AACS Is Like Every Other DRM: All It Does Is Annoy Customers

from the they'll-never-learn dept

The cornerstone of the AACS copy-protection technology used on next-generation DVDs is the ability to revoke keys on playback devices. This means that when AACS keys get cracked (as happened months ago), DVD makers start pressing discs with a new key -- and discs with that key not only won't work in playback devices until they're updated to recognize it, it renders those device unable to play back any Blu-ray or HD DVD discs at all. Sure, the system "works", but at the expense of potentially pissing off customers who have legitimately bought their DVDs. For the movie industry, though, that's a price they've long been willing to pay; the AACS scheme just further illustrates that DRM doesn't stop piracy, all it does is frustrate users.


Reader Comments (rss)

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  1.  
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    John Duncan Yoyo, Jul 9th, 2007 @ 10:09pm

    Lawsuit waiting to happen

    When the first machines go belly up with the AAS shutting down the unit the lawyers will line up.

     

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  2.  
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    Count Porkula, Jul 10th, 2007 @ 12:56am

    Umm...is this news???

    We've all heard these comments countless times before. By complaining on the internet and blaming the RIAA and MPAA, consumers are playing directly into the their hands. Stop blaming these trade groups and blame the music/movie studios such as Sony DIRECTLY. They're the ones who fund the RIAA/MPAA and in fact one of the reasons these groups were set up was to absorb blame so that the individual businesses don't have to. Place the blame where it belongs and speak with your wallet - don't buy ANY media from these companies as long as they keep putting out such inferior products. Rather than complaining on the web to others who already share your sentiment, explain this situation to your family, co-workers and friends so they follow suit.

     

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  3.  
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    Paul, Jul 10th, 2007 @ 1:37am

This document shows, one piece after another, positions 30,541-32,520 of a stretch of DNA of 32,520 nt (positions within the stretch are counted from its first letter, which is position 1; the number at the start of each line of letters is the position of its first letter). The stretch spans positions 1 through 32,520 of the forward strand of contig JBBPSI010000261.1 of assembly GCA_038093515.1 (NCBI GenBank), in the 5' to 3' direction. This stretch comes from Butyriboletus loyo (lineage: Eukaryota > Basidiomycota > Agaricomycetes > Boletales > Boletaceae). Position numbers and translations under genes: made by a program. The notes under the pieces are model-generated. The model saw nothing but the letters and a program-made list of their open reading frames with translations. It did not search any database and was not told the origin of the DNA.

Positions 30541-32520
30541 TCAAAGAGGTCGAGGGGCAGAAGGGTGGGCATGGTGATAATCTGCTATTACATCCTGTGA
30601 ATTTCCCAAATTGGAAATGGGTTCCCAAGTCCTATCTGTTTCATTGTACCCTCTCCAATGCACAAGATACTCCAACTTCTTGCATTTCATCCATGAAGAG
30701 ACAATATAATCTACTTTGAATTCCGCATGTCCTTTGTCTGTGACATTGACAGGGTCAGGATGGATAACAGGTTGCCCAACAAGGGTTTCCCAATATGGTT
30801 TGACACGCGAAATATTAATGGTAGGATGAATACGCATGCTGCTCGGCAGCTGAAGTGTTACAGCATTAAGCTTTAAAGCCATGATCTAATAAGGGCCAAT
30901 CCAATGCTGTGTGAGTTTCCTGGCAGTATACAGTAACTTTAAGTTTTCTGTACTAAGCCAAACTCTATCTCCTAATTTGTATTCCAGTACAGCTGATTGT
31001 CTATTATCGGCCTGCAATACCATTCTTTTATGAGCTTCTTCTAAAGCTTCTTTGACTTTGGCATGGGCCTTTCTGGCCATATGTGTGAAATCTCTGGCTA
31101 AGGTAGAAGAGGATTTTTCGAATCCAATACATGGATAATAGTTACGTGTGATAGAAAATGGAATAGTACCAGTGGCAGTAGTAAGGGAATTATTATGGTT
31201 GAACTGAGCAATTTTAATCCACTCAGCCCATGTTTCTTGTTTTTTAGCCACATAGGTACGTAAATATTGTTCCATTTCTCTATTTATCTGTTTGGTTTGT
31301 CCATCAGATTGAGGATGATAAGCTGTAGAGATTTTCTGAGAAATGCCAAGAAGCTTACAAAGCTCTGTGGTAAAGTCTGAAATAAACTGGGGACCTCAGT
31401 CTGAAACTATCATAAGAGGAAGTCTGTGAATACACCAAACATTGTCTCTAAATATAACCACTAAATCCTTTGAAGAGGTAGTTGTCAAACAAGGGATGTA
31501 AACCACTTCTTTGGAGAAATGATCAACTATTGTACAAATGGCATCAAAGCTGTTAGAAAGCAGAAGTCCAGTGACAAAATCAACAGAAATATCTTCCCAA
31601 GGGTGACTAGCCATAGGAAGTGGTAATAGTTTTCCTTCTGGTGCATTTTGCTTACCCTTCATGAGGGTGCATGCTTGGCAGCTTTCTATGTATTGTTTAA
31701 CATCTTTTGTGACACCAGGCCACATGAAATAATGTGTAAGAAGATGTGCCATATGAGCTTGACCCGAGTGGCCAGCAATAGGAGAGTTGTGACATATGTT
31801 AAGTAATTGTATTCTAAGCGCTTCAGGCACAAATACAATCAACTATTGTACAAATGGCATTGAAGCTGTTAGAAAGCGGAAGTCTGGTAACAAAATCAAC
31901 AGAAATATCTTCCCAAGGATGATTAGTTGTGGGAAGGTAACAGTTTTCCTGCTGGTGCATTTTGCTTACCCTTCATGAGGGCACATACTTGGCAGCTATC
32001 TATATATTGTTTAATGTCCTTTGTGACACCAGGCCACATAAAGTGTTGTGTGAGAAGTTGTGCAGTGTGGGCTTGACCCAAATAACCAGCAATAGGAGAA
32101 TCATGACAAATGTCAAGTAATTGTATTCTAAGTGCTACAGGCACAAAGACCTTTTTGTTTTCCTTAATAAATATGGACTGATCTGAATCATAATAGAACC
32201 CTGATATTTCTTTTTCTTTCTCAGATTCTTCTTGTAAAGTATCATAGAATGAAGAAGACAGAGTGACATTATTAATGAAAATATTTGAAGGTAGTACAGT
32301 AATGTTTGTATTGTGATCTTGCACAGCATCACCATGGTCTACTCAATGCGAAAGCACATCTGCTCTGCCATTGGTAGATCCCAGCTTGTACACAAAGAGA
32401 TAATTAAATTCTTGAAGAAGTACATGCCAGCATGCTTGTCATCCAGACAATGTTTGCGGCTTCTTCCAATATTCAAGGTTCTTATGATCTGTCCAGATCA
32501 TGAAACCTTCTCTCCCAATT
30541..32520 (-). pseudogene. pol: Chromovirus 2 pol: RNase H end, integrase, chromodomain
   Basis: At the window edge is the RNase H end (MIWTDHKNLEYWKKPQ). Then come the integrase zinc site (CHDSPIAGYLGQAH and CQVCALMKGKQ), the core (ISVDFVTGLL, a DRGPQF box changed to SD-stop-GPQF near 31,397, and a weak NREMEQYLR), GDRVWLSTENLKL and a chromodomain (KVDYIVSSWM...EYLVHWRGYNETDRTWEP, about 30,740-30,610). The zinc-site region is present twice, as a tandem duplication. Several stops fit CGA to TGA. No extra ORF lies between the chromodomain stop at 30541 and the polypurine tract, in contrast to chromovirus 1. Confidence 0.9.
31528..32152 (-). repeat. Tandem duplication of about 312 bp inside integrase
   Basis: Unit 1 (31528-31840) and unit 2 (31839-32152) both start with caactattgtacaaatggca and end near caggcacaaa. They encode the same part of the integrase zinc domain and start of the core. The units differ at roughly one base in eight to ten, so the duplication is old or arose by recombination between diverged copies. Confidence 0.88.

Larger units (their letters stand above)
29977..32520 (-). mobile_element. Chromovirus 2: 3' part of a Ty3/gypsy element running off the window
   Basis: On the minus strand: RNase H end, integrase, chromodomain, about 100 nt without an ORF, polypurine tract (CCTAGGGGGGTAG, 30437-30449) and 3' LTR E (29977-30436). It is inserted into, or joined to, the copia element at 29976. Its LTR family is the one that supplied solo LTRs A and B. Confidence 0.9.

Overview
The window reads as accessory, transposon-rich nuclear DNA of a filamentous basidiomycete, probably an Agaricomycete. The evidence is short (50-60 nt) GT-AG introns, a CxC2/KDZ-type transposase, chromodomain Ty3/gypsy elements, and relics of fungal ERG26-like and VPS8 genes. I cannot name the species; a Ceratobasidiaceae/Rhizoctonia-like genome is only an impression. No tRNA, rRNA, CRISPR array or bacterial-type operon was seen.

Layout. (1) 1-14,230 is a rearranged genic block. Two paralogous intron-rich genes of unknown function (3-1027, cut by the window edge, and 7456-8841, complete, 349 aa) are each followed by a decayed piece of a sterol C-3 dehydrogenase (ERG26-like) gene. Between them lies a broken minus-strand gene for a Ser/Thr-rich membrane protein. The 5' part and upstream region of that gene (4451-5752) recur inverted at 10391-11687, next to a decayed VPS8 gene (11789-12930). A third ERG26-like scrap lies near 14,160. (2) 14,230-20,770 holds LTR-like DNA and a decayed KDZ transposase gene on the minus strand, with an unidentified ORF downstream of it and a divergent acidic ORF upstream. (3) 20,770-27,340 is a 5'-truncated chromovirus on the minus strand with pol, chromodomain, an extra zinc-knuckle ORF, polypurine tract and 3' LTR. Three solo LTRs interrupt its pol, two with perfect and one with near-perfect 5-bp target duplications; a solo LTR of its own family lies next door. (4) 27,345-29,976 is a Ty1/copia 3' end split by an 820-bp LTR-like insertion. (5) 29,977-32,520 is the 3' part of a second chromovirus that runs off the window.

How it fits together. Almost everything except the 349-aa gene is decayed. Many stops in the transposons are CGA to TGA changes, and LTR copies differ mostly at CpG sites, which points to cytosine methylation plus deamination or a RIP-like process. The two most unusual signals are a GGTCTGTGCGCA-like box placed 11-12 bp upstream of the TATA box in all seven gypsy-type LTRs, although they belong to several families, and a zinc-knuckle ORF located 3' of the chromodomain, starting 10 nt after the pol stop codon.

NOT for me

    Yet another reason NOT to buy any of these devices/disks.

    It sounds to me as if the techies/executives have lost the plot They have got carried away with the technology and forgotten about the users.

    Blu-ray or HD DVD - I will sit and wait a year or so, along with a LOT of others. This mess is not worth wasting good money on.

     

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  4.  
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    Monarch, Jul 10th, 2007 @ 4:35am

    Sony

    I for one will not buy a Blu Ray DVD player, unless regular DVD is gone the way of the buggy whip and Blu Ray wins the war. I will not buy an HD-DVD player unless Blu Ray goes the way of the Beta Max player.

     

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  5.  
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    Wolfger, Jul 10th, 2007 @ 4:46am

    Voting with my wallet

    I will not buy HD-DVD or Blu-Ray until this nonsense stops.

    Pirates are cracking these keys as fast as they are issued, so it looks like the owners of these devices will be faced with near-constant "upgrades" just to be able to play new discs. Sounds like a system that *encourages* piracy to me...

     

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  6.  
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    Anonymous Poster, Jul 10th, 2007 @ 5:26am